Digital transformation recipe for hospitals: consumerism, IoT and personalized medicine

Taken together they represent an essential and very different way of thinking about the healthcare business model that exists today.
By Tom Sullivan
12:37 PM

Digital transformation. It’s happening all over the world. So much so, in fact, consultancy IDC projected that DX will gobble up 20 percent of the global GDP as enterprises spend some $20 trillion modernizing their tech infrastructures.

Whereas healthcare is not alone among industries amid such a metamorphosis, hospitals can share a list of common ingredients necessary for making it happen.

“Personalized medicine, Internet of Things and consumerism,” said David Chou, Chief Information and Data Officer at Children’s Mercy Hospital in Kansas City. “All three play in the long-term strategy.”

That is a distinctly different business model than what exists today. Consider that while the majority of participants in the 2017 State of Consumerism in Healthcare by Kaufman Hall ranked meeting consumer expectations as a high priority as defined by successfully instituting related capabilities only about 8 percent have accomplished it.

That said, 29 percent have work underway to develop consumer-related capabilities — while another 37 consider it a medium priority and have made moderate progress.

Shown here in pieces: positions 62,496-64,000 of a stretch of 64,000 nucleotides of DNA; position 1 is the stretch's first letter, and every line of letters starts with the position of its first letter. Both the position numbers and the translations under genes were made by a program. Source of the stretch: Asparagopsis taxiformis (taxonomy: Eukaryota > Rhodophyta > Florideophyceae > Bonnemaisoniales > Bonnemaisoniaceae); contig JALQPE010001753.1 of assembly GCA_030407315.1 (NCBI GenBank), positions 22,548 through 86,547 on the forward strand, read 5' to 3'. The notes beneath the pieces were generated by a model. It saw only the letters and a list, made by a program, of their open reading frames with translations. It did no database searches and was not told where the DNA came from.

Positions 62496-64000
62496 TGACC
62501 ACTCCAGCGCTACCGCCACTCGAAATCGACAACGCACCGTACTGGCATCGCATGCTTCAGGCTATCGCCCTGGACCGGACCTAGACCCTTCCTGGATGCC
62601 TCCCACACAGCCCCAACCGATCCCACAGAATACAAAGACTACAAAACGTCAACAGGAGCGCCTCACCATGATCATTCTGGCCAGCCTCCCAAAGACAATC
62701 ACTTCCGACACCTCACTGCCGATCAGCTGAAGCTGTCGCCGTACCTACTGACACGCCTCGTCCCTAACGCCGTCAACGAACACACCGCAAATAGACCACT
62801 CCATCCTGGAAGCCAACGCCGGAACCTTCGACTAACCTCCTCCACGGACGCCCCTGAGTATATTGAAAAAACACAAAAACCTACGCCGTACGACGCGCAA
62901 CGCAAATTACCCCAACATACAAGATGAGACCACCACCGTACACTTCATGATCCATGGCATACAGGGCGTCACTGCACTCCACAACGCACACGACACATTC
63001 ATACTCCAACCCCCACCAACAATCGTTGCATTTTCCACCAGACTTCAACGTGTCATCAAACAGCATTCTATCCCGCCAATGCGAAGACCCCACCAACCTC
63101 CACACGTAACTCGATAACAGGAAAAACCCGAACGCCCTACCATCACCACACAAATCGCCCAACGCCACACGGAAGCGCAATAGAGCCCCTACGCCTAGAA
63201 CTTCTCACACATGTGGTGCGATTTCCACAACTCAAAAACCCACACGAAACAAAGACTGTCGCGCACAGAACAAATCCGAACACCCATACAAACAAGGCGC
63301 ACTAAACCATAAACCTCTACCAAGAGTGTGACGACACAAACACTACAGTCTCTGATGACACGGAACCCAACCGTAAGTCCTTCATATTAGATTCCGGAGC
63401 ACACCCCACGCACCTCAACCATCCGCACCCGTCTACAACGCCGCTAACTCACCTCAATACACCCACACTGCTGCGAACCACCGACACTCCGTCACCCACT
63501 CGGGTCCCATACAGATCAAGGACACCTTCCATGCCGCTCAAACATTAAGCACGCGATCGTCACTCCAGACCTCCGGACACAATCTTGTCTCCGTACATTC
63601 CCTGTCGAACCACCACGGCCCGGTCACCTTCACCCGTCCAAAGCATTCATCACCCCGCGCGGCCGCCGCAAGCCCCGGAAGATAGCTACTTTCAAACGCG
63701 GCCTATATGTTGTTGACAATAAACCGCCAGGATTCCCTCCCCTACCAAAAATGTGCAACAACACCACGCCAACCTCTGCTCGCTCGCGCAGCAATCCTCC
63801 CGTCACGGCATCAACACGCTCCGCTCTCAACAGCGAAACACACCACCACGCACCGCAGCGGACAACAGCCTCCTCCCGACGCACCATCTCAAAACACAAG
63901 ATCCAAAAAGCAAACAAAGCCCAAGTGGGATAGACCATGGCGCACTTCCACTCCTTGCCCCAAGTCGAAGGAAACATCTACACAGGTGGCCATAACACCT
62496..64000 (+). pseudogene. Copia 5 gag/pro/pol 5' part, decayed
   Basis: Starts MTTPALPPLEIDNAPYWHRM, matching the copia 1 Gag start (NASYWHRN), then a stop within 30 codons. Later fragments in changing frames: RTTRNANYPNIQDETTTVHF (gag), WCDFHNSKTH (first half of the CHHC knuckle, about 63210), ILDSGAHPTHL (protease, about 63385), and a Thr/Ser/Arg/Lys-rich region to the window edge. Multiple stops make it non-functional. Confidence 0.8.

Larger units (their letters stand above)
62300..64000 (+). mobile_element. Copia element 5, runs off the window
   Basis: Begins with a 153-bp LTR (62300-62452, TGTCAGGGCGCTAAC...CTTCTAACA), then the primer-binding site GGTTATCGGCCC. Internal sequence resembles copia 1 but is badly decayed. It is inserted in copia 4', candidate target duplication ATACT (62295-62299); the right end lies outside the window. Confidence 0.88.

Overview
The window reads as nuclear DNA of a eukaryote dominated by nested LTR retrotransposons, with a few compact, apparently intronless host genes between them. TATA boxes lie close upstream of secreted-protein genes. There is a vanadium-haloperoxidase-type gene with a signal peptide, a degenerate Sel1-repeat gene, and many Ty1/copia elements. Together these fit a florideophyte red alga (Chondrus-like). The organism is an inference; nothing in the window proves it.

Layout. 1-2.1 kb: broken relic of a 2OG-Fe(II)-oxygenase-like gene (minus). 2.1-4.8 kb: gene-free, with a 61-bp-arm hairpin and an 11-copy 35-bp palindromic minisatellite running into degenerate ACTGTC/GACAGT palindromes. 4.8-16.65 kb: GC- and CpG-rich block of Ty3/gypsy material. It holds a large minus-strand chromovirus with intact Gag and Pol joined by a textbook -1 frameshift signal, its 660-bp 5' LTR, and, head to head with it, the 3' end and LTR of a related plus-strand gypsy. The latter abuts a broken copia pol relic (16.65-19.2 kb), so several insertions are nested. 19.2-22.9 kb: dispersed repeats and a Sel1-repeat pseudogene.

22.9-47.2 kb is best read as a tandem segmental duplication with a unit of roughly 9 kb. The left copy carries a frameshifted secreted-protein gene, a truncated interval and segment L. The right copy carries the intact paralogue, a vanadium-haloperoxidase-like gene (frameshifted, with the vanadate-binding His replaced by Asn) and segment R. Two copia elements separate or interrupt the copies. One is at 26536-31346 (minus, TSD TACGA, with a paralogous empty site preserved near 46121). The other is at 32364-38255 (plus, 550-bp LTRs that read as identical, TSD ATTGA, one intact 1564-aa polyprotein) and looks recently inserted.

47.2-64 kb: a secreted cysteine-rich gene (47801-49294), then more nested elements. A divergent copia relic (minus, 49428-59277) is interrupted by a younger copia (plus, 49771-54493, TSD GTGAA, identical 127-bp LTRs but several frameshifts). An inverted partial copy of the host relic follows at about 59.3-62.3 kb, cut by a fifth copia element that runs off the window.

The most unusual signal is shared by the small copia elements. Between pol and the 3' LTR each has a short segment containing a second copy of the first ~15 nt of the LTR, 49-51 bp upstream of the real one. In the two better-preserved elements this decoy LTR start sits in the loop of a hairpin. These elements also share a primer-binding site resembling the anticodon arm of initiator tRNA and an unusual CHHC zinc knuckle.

Kaufman Hall’s study concentrated on consumerism broadly. Chou’s other two ingredients, those being IoT and personalized medicine, are not altogether different.

“Consumers want a personalized experience and care tailored for them so as business leaders we must think about reinventing that experience,” Chou added. “The future of healthcare is figuring out how to keep patients out.”

And multitudes of innovators are designing so many IoT devices to do just that: promote wellness, predict coming adverse events and, ultimately, create ways to keep people out of the hospital.

“This is an organizational change and it must be part of the organization's strategy,” Chou said. “Influencing the organization to make the change is the toughest part. Technology implementation is actually easy.”

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